Most (maybe all) of his contemporaries are dead. Muddy Waters, B.B. King, Howlin’ Wolf, John Lee Hooker, Albert King; all gone.
Seven-time Grammy winner Buddy Guy is still standing. He’s 81 years old and can still rock the house down, make his guitar weep and make you laugh out loud. He’s the living spirit of the Chicago Blues and an amazing live act. Yes, WC likely sacrificed another couple of decibels in his hearing range. But it was worth it.
(It’s a iPhone photo, they’re all iPhone photos; Morrison Center won’t let WC take a real camera to shows there.) Buddy and his Damn Right Blues Band were at the Ann Morrison Center Thursday night and gave a fine show.
He dressed in faded denim bib overalls and sneakers, a call back to his sharecropper origins. Along with a fine selection of tunes from the blues catalog – most of which he has recorded or backed someone who recorded them – he gave us some blistering solos, sweet ballads, great old yarns and reminiscences, and his uncanny impressions other blues artists. His impression of Eric Clapton on “Strange Brew” was simply amazing.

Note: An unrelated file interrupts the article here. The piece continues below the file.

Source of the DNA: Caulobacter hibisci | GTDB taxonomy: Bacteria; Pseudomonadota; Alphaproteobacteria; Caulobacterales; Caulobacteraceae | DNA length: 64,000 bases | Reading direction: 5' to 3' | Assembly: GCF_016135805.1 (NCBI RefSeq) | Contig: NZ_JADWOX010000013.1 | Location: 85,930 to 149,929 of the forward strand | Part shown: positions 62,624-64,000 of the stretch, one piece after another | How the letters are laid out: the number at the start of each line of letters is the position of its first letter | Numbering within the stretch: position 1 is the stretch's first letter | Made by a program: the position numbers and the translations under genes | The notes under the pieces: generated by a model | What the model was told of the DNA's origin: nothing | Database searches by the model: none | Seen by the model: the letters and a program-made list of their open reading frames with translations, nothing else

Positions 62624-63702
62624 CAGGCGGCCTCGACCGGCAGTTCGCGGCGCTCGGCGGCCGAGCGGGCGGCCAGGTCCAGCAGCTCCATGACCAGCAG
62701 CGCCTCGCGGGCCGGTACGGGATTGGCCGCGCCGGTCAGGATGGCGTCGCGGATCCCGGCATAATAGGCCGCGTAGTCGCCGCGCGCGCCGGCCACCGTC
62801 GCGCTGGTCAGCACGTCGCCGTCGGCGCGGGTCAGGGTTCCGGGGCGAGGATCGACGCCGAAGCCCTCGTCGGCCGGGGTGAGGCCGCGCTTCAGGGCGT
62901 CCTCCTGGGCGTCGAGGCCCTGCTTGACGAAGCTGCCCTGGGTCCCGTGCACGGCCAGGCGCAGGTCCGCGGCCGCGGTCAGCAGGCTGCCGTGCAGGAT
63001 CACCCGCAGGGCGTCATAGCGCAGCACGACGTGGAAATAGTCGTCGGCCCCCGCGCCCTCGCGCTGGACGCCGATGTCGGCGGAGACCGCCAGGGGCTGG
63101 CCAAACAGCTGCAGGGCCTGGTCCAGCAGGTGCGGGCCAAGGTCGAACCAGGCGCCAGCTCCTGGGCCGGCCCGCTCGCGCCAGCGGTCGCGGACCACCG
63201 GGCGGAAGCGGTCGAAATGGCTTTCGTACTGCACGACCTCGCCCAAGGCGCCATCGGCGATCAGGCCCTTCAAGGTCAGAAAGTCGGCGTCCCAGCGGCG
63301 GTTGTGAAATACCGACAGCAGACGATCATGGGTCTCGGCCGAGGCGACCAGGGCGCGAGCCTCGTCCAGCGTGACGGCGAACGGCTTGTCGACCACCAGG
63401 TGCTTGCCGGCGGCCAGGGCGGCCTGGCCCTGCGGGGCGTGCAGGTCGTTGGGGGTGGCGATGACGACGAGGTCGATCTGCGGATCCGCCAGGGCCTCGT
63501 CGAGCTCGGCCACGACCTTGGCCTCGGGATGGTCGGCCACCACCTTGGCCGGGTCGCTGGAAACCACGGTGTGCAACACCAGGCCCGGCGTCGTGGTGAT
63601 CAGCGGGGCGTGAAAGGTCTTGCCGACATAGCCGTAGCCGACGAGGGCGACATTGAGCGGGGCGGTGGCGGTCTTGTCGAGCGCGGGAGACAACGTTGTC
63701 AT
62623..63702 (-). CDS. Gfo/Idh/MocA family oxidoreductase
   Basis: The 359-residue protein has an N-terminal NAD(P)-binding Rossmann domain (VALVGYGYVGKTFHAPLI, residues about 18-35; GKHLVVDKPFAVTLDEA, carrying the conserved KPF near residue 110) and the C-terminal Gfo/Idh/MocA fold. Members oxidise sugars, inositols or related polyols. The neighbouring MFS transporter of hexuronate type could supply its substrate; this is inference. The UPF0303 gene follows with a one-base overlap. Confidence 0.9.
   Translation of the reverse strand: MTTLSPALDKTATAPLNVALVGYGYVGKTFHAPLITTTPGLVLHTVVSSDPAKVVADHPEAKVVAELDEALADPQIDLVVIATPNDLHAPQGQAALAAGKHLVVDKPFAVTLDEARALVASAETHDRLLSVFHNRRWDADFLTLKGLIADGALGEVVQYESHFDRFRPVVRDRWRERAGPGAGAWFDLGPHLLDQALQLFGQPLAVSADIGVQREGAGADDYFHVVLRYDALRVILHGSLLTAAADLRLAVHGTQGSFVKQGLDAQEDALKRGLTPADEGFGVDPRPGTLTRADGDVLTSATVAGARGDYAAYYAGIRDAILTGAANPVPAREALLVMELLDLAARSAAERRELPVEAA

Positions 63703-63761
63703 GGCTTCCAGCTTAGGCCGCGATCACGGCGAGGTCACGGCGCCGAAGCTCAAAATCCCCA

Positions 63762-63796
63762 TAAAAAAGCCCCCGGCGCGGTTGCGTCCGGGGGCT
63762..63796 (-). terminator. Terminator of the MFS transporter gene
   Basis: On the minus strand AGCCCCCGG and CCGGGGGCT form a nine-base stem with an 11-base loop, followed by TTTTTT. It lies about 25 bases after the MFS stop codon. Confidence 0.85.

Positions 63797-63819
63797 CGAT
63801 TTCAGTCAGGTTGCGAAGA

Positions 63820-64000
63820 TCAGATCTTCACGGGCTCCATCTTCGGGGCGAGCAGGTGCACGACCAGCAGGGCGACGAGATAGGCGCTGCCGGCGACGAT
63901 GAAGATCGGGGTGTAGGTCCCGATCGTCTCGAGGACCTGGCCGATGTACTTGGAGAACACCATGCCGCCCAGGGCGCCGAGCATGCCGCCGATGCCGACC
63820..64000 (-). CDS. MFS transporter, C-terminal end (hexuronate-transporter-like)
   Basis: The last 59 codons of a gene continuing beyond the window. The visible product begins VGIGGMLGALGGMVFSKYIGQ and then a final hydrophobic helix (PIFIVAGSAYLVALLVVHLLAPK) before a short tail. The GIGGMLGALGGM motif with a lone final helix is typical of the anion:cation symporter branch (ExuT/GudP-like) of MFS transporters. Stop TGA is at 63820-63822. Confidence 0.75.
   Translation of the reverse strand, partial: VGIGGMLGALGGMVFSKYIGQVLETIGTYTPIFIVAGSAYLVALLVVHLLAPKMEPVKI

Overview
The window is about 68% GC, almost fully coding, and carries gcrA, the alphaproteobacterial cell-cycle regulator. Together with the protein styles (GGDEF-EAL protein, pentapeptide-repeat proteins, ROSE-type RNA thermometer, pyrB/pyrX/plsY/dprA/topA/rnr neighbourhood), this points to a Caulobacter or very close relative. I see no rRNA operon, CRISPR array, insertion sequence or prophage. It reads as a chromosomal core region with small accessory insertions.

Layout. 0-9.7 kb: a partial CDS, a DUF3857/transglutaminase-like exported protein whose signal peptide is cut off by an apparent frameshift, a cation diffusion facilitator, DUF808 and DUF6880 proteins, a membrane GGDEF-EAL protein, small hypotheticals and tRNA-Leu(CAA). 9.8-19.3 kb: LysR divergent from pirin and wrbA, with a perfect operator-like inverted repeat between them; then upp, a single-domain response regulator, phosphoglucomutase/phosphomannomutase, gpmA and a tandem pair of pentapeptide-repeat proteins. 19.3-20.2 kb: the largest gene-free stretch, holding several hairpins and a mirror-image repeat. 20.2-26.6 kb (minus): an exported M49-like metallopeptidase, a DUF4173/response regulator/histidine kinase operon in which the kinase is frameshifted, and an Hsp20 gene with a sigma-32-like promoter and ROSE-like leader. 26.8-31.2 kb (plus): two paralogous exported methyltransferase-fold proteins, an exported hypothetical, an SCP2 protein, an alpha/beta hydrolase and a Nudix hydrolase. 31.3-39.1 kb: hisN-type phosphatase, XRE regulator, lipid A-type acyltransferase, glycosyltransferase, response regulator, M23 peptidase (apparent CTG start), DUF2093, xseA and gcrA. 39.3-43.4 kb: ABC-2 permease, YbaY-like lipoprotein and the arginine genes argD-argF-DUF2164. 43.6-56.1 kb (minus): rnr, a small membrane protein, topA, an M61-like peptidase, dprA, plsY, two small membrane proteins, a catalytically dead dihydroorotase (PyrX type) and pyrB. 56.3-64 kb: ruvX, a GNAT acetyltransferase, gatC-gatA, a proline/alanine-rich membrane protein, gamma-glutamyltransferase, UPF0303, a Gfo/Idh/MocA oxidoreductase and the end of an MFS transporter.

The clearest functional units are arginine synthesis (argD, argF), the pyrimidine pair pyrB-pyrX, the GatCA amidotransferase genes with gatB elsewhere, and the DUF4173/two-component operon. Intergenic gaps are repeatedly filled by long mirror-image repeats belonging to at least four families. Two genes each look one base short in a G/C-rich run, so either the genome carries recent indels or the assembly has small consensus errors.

Even though he is 81 years old, he gave the crowd his signature audience tour, playing and singing as he wandered through the crowd.
The band was good, especially Marty Sammon on keyboards and Ric Hall on guitar. It’s not always easy to know where Buddy Guy is gong to go in a tune. He’s famous for his quick shifts in volume, song mood and tempo. The band responded wonderfully.
New York Times music critic Jon Pareles wrote in 2004,
Mr. Guy, 68, mingles anarchy, virtuosity, deep blues and hammy shtick in ways that keep all eyes on him…. [Guy] loves extremes: sudden drops from loud to soft, or a sweet, sustained guitar solo followed by a jolt of speed, or a high, imploring vocal cut off with a rasp…. Whether he’s singing with gentle menace or bending new curves into a blue note, he is a master of tension and release, and his every wayward impulse was riveting.
It’s all true; if anything, Pareles understates how completely absorbing a live Buddy Guy gig is.
His influence is unmatched: Jimi Hendrix’s high voltage electricy blues: Buddy Guy was doing it a decade earlier. Clapton’s work, and especially Cream: Clapton says he owes it to Buddy Guy. Stevie Ray Vaughn: Guy “plays from a place that I’ve never heard anyone play.”
Former Rolling Stones bassist Bill Wyman said,
Guitar Legends do not come any better than Buddy Guy. He is feted by his peers and loved by his fans for his ability to make the guitar both talk and cry the blues. Such is Buddy’s mastery of the guitar that there is virtually no guitarist that he cannot imitate.
There’s a legend – it may even be true – that the late, great Muddy Waters passed the torch to Buddy shortly before his death when he said, “Don’t let them goddam blues die on me.” Guy has kept that promise by passing on reverence to the blues to the next generation
It’s all true, and it was all on display at Thursday’s show. It was a privilege to be there.